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Vanesha Pravin


Sweet Milk

for my mother Hemma, born in 1947, the year India won independence from British rule.

Hemma high, no nipple for a thing that must
Be put down: dark, darker she grows

In sun, 1947 the year – hard
Is the suckle, Shiva clamps tit.

Only one love rules Santha.
1947. Autonomy. Under the lychee,

Hemma lies: face dried, guzzling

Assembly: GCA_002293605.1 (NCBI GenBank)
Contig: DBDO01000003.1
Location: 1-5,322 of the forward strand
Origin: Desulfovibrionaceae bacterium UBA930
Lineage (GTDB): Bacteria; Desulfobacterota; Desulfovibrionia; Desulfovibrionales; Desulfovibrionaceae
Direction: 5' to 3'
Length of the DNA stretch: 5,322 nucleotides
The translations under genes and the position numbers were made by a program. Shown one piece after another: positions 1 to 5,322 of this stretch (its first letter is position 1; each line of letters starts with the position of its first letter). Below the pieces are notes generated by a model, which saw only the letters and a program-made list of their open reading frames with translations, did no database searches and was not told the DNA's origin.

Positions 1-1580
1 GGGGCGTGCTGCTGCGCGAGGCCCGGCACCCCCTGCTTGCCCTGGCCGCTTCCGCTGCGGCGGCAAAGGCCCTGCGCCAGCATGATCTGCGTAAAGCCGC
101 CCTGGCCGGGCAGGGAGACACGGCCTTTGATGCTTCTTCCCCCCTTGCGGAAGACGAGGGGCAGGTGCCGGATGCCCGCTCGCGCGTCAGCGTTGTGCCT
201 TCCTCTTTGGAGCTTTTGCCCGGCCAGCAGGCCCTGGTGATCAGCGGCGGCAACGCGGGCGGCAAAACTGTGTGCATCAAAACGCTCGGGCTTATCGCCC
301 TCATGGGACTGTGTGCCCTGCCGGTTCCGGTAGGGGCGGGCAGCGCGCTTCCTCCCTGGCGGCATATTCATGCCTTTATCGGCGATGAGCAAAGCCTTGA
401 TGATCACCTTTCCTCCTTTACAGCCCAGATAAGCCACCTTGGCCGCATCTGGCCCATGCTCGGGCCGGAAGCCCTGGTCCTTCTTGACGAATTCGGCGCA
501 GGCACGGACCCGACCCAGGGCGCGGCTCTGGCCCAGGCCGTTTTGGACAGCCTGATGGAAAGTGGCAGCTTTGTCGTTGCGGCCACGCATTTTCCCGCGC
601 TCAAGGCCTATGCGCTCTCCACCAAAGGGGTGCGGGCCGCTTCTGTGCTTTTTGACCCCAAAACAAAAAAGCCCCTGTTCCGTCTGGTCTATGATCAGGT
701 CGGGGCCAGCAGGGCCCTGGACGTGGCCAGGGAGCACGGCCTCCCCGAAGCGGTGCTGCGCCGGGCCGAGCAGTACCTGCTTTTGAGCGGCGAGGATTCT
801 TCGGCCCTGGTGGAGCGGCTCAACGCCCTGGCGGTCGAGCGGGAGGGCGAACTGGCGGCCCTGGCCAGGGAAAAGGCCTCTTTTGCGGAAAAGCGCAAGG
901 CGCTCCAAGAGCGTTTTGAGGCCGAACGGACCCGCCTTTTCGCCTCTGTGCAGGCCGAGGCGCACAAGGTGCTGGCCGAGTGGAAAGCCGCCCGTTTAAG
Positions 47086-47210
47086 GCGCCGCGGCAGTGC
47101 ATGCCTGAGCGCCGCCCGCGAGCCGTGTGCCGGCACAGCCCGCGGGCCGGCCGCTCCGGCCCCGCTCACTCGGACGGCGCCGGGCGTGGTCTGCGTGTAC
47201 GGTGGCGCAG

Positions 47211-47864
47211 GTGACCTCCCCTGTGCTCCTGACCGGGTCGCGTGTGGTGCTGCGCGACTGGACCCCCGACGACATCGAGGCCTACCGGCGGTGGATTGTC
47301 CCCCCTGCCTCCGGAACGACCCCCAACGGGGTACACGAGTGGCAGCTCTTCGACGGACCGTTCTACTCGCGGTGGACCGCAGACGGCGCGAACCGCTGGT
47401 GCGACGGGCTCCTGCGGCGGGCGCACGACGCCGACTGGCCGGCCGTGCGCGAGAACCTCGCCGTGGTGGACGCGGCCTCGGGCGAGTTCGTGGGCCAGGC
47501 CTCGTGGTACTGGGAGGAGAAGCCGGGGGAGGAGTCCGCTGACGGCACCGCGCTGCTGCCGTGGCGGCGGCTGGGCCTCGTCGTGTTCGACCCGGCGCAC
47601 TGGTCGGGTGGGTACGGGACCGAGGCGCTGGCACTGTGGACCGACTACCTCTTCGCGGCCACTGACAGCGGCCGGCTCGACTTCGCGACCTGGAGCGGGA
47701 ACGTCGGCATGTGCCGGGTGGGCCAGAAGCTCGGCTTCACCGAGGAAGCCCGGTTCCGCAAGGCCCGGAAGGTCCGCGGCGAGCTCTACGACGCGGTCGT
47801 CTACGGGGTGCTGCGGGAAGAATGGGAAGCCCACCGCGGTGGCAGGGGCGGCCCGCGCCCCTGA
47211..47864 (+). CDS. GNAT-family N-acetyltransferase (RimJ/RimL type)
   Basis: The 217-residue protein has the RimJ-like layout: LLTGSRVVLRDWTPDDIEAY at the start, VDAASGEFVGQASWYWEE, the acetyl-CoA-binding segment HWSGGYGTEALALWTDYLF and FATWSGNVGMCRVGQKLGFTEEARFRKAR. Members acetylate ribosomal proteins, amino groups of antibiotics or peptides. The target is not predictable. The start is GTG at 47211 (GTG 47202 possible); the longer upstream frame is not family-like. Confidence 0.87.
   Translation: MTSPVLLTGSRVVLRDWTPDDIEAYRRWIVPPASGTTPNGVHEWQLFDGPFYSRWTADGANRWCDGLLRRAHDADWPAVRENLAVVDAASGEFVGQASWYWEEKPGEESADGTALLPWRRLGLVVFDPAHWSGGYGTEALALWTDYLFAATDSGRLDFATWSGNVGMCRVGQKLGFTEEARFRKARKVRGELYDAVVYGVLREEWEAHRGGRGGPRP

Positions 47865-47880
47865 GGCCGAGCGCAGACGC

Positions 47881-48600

Bhang, sweeter than breast milk,

Bought by Santha to shut
Hemma up. Cloves, cardamom,

Cannabis leaves ground in cow's
Milk. Light wrings the lychee's

Leaves, light whips drupes.
The baby swallows vomit.

A neighbor calls the doctor.
If she dies, she dies.

A farmer stops scything,
Walks away from growth.


Vanesha Pravin’s book, Disorder, will appear in 2015 in the University of Chicago’s Phoenix Poets Series. Her poems have appeared in Slate, Callaloo, and Crab Orchard Review. She is a lecturer at the University of California, Merced where she teaches composition and creative writing.